How Cancer Changed My Life

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Cancer changed my life, but it didn’t happen to me. In fact, one of the most profound moments of my life didn’t really have anything to do with me whatsoever. Cancer happened to my best friend’s family. Her mother was diagnosed when we were just young teenagers.

I met my best friend on a cold Montreal evening when I was 11 years old. I was new at school and, as instructed, had come down to the roadside curb where my father usually picked me up. There had been a snowstorm and the school was located on top of a mountain side. I did not know this at the time but the car was unable to make the climb up the slippery roads. I waited for what seemed like an eternity in the cold and blowing snow. As the crowd of parents and students thinned, Sabrina (not her real name), the girl who would become my best friend, materialized out of nowhere. “Come with me!” she shouted as she took my hand and led me between the flakes towards a van that had been parked nearby for some time.

I entered the van, grateful for the warmth, and said hello to the mom sitting behind the wheel. Her name was Lisa (also not her real name). She asked me questions, most likely about whether or not someone was coming to pick me up, as her daughter got on her knees, took my boots off, and rubbed the feeling back in my feet. They waited with me to keep me warm until my father could make it up the hill. I was, and am forever more, grateful for their generosity to a near total stranger.

I don’t remember much about Sabrina’s mom. I was young and too involved in my own teenage experience to pay attention to those kind of details. What I do remember was a beautiful woman, small in stature, but enormous in presence. She was a spiritual, somewhat intimidating, formidable housewife married to one of Canada’s top neurosurgeons. Her soft spoken demeanour belied a strong, intangible quality that I could not even now name.

Lisa was diagnosed with breast cancer when Sabrina and I were just 14 years old. I didn’t understand the implications for the family. I could see the waves ripple through, how it affected Sabrina and her beliefs and behaviours, but to fully comprehend what was happening to that family was beyond my capabilities at the time. I can only imagine what “it wasn’t easy” truly meant.

The cancer eventually spread and took Lisa’s life but I’ll never forget the manner in which she left. Her digestive track had become riddled with tumors that disabled her from taking in nutrients so she had become a small shadow of a person but the strength of her character still shone through. She passed away the day after Mother’s Day; The day after she spent with her entire family. Her husband, three children and child-in-law, and first grandchild all came to the hospital where she was being monitored. After her mother passed, Sabrina told me that on Mother’s Day she had been lively and in good spirits but for the first time she had spoken about possibly dying:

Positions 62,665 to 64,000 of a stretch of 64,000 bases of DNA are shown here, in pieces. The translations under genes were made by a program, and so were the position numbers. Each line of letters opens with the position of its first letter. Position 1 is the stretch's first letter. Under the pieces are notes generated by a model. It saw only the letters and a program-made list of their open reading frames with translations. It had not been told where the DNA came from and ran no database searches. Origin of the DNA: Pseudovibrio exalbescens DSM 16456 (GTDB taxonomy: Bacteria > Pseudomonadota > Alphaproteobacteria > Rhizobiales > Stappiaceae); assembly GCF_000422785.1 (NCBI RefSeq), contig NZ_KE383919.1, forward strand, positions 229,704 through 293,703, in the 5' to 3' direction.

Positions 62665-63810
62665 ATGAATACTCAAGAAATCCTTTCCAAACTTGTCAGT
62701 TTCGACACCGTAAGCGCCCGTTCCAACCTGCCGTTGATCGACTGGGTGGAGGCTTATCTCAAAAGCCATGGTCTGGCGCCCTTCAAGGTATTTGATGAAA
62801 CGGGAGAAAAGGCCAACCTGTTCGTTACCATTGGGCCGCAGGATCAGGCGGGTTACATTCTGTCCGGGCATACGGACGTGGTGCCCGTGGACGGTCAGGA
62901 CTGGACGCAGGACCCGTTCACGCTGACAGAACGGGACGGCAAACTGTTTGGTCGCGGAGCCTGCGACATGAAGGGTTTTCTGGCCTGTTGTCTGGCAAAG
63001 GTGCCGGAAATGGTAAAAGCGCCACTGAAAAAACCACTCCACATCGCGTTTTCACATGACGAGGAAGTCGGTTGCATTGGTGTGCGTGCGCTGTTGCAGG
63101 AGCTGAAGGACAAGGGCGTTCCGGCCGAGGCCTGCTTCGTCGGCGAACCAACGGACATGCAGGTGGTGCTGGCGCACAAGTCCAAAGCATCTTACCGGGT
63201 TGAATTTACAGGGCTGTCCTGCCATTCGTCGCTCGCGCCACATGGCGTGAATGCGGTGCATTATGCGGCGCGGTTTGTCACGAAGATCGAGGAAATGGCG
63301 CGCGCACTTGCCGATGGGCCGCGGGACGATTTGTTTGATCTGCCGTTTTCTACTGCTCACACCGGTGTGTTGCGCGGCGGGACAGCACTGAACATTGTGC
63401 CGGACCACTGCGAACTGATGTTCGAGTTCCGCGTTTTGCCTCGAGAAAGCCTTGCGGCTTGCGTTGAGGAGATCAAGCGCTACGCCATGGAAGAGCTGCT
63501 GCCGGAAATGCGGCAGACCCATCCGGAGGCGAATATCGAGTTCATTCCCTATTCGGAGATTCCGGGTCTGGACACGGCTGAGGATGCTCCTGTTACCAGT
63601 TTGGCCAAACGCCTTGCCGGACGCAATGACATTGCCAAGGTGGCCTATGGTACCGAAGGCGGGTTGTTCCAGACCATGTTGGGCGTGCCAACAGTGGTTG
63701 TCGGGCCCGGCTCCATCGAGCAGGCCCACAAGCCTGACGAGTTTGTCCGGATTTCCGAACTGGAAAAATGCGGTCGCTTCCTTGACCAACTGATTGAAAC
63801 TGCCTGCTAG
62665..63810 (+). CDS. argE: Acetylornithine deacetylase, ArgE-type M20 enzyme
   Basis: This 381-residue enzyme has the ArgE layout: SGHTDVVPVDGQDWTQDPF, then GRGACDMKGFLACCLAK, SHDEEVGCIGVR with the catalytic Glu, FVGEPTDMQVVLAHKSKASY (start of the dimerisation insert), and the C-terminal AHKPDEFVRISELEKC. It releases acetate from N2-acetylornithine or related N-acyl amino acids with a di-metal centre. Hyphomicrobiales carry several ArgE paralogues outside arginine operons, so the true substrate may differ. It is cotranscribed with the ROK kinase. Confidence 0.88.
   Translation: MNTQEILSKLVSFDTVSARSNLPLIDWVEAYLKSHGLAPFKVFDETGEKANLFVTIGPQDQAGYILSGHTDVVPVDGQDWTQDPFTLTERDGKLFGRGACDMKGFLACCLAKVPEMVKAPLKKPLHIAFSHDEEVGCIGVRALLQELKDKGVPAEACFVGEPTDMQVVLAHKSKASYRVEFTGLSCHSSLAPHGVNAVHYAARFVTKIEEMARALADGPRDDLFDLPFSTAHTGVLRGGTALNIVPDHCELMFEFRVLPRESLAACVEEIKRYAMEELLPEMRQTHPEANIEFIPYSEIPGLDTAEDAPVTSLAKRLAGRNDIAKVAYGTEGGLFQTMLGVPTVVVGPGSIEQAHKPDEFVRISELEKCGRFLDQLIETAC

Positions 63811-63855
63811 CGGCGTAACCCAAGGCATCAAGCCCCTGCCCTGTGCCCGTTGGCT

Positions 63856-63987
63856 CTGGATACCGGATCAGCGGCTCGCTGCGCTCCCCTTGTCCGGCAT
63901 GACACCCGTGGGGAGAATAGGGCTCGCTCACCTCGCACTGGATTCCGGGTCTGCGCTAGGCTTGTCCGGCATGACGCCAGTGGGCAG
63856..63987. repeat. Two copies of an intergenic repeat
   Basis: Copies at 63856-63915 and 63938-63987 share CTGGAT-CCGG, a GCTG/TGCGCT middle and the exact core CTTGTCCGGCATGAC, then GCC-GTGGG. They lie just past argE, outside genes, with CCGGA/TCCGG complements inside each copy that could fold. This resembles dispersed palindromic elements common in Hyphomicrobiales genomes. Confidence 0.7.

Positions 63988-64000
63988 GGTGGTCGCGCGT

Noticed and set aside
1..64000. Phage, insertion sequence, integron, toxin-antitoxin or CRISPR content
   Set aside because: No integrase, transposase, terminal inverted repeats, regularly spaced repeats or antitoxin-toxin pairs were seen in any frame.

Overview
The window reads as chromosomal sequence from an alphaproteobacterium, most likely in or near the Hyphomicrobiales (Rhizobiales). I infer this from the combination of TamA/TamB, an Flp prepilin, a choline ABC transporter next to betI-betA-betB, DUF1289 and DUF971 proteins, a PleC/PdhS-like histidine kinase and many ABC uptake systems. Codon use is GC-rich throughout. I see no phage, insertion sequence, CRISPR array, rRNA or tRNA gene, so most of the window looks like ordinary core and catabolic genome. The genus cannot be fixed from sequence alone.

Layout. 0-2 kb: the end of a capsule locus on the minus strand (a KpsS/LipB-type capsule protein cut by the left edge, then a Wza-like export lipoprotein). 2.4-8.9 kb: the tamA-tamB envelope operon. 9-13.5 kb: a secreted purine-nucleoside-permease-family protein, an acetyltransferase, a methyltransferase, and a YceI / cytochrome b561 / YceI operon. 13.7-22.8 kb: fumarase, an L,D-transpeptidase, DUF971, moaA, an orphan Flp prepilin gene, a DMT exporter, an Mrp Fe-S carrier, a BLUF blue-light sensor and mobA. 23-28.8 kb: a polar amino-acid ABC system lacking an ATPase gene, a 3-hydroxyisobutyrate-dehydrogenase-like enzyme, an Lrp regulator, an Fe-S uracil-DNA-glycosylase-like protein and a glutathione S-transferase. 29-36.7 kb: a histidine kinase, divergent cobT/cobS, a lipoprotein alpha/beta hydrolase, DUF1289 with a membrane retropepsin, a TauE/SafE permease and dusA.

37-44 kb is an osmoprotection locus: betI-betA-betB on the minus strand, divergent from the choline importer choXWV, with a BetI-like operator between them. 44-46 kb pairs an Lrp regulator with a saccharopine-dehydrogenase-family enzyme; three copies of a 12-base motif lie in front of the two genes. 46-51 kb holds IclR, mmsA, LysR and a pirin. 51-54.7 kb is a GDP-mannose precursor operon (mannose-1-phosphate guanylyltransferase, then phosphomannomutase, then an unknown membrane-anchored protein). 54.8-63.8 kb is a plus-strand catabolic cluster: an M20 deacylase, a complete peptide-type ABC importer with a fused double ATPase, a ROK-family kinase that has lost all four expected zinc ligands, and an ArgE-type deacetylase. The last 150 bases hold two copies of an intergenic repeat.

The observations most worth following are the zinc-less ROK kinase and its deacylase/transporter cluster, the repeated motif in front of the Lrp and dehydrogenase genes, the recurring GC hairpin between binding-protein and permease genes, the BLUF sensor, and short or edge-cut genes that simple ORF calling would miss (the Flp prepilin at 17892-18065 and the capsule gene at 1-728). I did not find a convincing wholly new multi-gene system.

“If I don’t make it…”

You see, the doctors’ had given her 5 months to live.

She lived for another 5 years.

“No one,” she had said, “tells me how long I have to live.”

From birth to her death, Lisa was a woman who lived life on her own terms, no matter what was happening around her and sometimes even to her. Were there days when she kicked and screamed and wailed from the injustice of it all? I’m sure there were. But there was also courage and grace and strength that to this day takes my breath away.

As Sabrina quoted from Jim Morrison in her graduating year book, “No one gets out of here alive.”

Lisa’s fate is all of our fates. Her life, and death, taught me how to live my own. We may not have control over the when and how of our finale but no bodily decline or outside obstacle can dictate how our inner selves may thrive. It may be easy for me to say, as I’ve never had to go through cancer. But one day I may. And one day I will definitely be faced with my own demise. I can only hope to develop as much of my inner strength as possible before that day comes. I have long ago adopted Lisa’s words as my own:

No one tells me what I can or cannot do. No one.

— — — —

The preceding article was written for the blog Cancer Stories Cure run by Coach Deanna Stull in March of 2015. In September of 2017 I was diagnosed with breast cancer.

Life coach, enthusiast, and drinker of coffee. Because as we all know… shift happens. www.chemeriales.com

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